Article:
Like most things he talks about, Trump’s views on cannabis have been largely inconsistent. About a year ago, Trump relaxed his stance on cannabis legalization at rally in Nevada. “In terms of marijuana and legalization, I think that should be a state issue, state-by-state.” But Trump has made multiple statements before and after his speech in Nevada contradicting this. More recently, he said he opposes legalizing and regulating marijuana for adult use. However, soon after he also stated that he does supports legal access to medical marijuana, and he believes states should be able to set their own marijuana policies with regard to adult use.
Depending on whom he taps for Attorney General this could all change. His Vice President Mike Pence is strongly against legalizing cannabis and other possible collaborators and Attorney General candidates, like Chris Christie or former New York City Mayor, Rudy Giuliani, are both firmly against rescheduling or legalizing cannabis. They are both strong believers in harsh criminal justice policies, which would deviate from the current administration.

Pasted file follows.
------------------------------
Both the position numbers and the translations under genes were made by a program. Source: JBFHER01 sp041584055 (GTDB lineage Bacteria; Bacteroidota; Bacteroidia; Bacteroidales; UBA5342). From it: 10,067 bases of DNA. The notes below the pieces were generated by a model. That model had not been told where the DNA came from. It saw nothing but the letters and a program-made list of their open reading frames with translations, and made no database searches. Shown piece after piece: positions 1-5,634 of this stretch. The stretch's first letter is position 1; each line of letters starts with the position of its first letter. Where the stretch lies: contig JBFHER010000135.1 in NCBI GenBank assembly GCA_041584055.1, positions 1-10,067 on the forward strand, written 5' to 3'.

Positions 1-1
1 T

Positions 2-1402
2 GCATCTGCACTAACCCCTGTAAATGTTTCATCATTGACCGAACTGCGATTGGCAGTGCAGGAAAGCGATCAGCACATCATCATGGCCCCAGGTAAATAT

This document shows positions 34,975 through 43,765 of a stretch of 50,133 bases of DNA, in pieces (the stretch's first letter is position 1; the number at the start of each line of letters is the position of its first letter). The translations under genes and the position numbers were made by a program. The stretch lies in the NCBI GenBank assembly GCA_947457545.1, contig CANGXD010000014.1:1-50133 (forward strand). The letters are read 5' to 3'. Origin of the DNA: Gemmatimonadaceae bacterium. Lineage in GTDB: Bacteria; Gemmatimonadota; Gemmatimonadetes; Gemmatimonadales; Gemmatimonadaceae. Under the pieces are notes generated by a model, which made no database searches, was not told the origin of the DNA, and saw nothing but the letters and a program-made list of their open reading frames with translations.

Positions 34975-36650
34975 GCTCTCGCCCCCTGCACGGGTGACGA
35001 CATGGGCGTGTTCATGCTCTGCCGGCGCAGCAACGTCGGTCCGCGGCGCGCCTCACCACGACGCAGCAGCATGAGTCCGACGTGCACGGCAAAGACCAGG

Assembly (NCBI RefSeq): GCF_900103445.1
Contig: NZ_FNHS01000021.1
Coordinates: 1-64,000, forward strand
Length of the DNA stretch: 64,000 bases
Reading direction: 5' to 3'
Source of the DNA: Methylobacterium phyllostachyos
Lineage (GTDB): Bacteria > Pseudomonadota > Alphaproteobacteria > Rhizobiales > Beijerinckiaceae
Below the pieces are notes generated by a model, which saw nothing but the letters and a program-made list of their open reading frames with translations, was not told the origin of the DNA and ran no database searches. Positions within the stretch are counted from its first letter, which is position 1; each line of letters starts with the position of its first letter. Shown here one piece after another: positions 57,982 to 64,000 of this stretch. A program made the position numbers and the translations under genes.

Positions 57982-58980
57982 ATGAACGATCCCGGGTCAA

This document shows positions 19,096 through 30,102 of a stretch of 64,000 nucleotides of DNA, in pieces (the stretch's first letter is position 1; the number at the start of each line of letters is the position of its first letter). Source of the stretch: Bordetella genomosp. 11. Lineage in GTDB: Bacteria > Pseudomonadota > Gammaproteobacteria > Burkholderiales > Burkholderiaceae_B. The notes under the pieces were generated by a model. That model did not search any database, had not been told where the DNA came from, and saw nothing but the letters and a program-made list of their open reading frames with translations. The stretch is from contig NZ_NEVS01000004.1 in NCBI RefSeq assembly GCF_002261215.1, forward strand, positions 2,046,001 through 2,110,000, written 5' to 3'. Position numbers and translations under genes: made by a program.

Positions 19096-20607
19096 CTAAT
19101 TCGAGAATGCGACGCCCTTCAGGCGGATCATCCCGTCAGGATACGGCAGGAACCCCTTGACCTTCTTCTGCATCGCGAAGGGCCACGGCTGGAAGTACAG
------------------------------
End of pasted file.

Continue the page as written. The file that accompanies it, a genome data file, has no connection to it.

Why California could be the game-changer?
The more states to legalize cannabis, however, the less likely it seems that the federal government will try to fight back. Regardless of Trump’s position, the federal government now has more pressure to solve the state-versus-federal conflicts that arise from state legalization. With California now in the game, the federal government cannot continue with their current stance. California is not only one of the biggest states in the country, with 12% of the population, as well as the world’s sixth largest economy, but it also completes the entire West Coast map of legalization. With Washington, Oregon and California all having approved legalization, legal cannabis is now sharing a border with both Canada and Mexico.